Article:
Keep tolling the bell.

Learning and Education – Part 1: Basic Education

I was mostly educated in Germany. Now some of you probably do not know about the German school system, so I will give you a brief summary. Everyone who knows about it allready can skip the next paragraph.

It starts out the same for everyone with Kindergarten which would translate as “daycare” or, who would have thought, kindergarden. Around the age of seven years kids enter the Grundschule (roughly translates to “basic school”). Here you learn the basics: reading, writing, your numbers, basic mathematical thinking (numerical progressions, addition, subtraction, multiplication and division also fractions and decimal numbers). Then there is also HSK wich is “Heimat und Sachkunde”s (Homeland and knowledge of things – we covered things like plants in our area and squirrels etc.) asof recently,  I believe, they are also already taught one foreign language.
Then the Kids are divvied up according to their grades into Hauptschule, Realschule and Gymnasium. Kids that are sent to the hauptschule will be plagued with the stigma of perceived sub standard education. they will not be able to go to university and will have a hard time getting an apprenticeship. Realschule isn’t bad. it has a more technical and less specialized approach to things. Kids that finish the Realschule can go to universities of applied sciences (Fachhochschule) and/or get good apprenticeships. Gymnasium is pretty much preparation for university. You gain broader knowledge and are introduced to the practice of academical work. When kids leave Gymnasium they can go to any german university should their funds permit it.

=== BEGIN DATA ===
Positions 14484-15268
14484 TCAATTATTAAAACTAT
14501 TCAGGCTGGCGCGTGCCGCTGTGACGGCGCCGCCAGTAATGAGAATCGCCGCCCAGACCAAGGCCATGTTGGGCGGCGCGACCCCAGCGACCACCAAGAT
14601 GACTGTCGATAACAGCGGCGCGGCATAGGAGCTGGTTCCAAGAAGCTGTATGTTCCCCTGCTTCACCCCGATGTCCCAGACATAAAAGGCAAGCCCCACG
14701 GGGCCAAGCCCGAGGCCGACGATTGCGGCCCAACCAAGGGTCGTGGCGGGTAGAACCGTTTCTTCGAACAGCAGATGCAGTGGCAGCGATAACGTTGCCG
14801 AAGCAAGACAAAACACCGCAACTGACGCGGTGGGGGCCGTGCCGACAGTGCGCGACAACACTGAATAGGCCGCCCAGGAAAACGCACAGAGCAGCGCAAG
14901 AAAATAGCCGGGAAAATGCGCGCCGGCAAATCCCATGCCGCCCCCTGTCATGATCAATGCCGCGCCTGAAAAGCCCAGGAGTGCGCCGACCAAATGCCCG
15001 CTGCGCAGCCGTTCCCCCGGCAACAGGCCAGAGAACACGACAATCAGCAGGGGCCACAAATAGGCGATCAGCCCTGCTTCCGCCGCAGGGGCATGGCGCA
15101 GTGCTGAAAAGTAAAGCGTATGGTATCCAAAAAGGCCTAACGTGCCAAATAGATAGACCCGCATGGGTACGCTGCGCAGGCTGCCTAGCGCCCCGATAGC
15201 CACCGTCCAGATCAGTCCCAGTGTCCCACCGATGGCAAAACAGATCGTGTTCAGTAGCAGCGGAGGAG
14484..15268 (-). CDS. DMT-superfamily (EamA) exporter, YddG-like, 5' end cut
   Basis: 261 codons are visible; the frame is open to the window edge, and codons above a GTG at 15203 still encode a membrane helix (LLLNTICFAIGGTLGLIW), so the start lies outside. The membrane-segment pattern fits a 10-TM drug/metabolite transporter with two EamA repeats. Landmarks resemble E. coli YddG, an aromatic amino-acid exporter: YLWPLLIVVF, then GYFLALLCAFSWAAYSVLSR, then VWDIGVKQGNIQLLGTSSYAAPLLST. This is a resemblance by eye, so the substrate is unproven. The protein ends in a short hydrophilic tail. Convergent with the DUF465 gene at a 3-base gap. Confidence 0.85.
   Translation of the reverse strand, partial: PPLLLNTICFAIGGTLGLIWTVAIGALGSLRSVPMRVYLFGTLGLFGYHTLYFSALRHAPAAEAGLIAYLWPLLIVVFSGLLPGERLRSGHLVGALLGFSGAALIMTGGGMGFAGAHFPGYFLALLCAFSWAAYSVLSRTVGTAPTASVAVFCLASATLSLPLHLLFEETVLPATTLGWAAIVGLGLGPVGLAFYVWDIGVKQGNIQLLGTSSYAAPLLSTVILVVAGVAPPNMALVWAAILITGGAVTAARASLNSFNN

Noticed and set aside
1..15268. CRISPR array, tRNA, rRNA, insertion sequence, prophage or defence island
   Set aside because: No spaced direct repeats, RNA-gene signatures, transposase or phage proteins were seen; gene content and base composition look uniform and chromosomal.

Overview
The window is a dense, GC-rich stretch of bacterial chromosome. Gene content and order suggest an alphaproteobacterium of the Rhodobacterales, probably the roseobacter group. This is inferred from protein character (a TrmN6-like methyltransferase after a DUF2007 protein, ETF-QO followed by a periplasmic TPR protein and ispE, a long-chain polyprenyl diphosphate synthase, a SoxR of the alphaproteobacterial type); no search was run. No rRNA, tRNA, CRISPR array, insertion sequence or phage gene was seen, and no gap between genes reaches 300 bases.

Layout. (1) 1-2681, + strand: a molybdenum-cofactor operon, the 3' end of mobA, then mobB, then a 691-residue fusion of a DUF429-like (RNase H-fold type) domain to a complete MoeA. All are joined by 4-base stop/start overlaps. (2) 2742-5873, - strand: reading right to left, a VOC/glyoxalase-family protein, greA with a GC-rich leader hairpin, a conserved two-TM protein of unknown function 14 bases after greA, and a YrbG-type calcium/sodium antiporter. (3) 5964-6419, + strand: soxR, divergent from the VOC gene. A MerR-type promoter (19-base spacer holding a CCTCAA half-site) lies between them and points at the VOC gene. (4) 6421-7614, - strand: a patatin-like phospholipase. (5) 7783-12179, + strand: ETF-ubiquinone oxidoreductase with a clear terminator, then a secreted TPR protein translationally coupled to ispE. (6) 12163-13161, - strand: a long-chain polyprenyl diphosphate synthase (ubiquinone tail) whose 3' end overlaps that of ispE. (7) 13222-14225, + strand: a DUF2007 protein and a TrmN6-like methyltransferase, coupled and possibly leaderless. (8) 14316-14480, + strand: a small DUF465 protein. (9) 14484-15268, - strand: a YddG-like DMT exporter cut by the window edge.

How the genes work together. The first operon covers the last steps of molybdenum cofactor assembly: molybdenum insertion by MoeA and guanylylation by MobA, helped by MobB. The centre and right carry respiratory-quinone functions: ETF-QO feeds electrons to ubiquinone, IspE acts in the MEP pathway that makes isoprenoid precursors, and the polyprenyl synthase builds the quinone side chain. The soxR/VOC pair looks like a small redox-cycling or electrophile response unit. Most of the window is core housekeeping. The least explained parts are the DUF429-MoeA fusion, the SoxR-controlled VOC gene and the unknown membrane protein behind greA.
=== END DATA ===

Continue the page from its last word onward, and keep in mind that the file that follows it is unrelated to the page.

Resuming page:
What is my beef with this system?

Most importantly, it limits youths possibilities for life at the age of about 12 to 13 years, regardless of the fact that they change a great deal during puberty. Also it doesn’t account for the different outsets of children. Immigrant children might fall behind on literacy, but bear in mind that some are fluent in two or more languages, they can not just “write words like they sound” because they would sound different in all the languages they know. It doesn’t matter if they excel in maths or HSK, when it comes to assigning them to a following school, they are often worse off.

The school system is exclusive, as it excludes Hauptschul Kids from any and all universities, Realschul kids get a lot of practical knowledge, but are excluded from a lot of career choices and Gymnasium arguably get too much academical knowledge and too few life skills. Shouldn’t all be possible? for everyone.

Also children with disabilities are often sorted into “special schools” and do not participate in the greater school system. what does that teach children?

Do I have any opinions on how the system should change? Yes I do, but that is a post for another day.